But the Dolphins have not produced a study of the current project to show it will create more than 4,000 local jobs. Instead, the team is using cocktail napkin estimates here: If a $225 million project would create 3,740 jobs, then a $350 million project would create at least 4,000, they say.
"It’s a conservative estimate of jobs that this will create," Jotkoff said.
These 4,000 jobs are associated with the 25-month construction project. Jotkoff said some of the jobs will continue beyond the 25 months but he had no details as to how many.
We sent the Dolphins’ jobs claim and a summary of the 2010 study to multiple economists, including some who specialize in the business of sports. They raised several caveats about the job growth figures. One noted the study was paid for by the team, so it wasn’t an independent analysis.
"The problem is that these jobs have to be financed," said Smith College economics professor Andrew Zimbalist. "Would it create jobs if the county hired 1,000 workers to dig a big hole and then a 1,000 more to fill it up? If so, then no city would ever have any unemployment."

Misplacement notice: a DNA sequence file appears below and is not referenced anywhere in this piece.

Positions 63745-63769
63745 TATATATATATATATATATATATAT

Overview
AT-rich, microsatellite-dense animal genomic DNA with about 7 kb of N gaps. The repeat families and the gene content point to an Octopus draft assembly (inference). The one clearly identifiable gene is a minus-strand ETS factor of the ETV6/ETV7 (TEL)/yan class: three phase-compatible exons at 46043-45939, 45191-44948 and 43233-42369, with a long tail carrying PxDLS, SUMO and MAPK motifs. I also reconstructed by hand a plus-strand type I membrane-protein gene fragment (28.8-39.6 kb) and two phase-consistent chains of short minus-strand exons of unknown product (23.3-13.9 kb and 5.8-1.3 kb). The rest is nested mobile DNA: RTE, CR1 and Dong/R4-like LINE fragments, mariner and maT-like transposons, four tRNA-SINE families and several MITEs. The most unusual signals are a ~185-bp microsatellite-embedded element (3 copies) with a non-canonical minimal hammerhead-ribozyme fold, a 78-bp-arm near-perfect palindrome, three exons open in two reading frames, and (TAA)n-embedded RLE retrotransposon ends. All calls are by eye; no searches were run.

(Zimbalist is a consultant for Major League Baseball but told PolitiFact he does not consult for the NFL.)
The Dolphins based the 4,000 “new local jobs” number on a 2010 study of a $225 million project that concluded 3,740 jobs in Miami-Dade and Broward. They haven’t shown any study of the current project to support their claim that it will create more than 4,000 local jobs. Instead, they tacked on an extra 260 jobs to the new $350 million project and say that’s conservative.
The key omission here is that these are jobs associated with the 25-month stadium renovation project and include temporary positions. The Dolphins say that some jobs would continue, but they have provided no details as to how many of those 4,000 jobs would extend beyond the construction phase.
To get those jobs, the team would receive $379 million from the state and county over about three decades, and eventually pay back about $159 million. As to whether the jobs will be local, the team has set a goal to hire the vast majority of the workers from Miami-Dade County but there is no financial penalty if they fail to do so. We rate this claim Half True.
Miami Herald reporters Patricia Mazzei and Doug Hanks contributed to this report.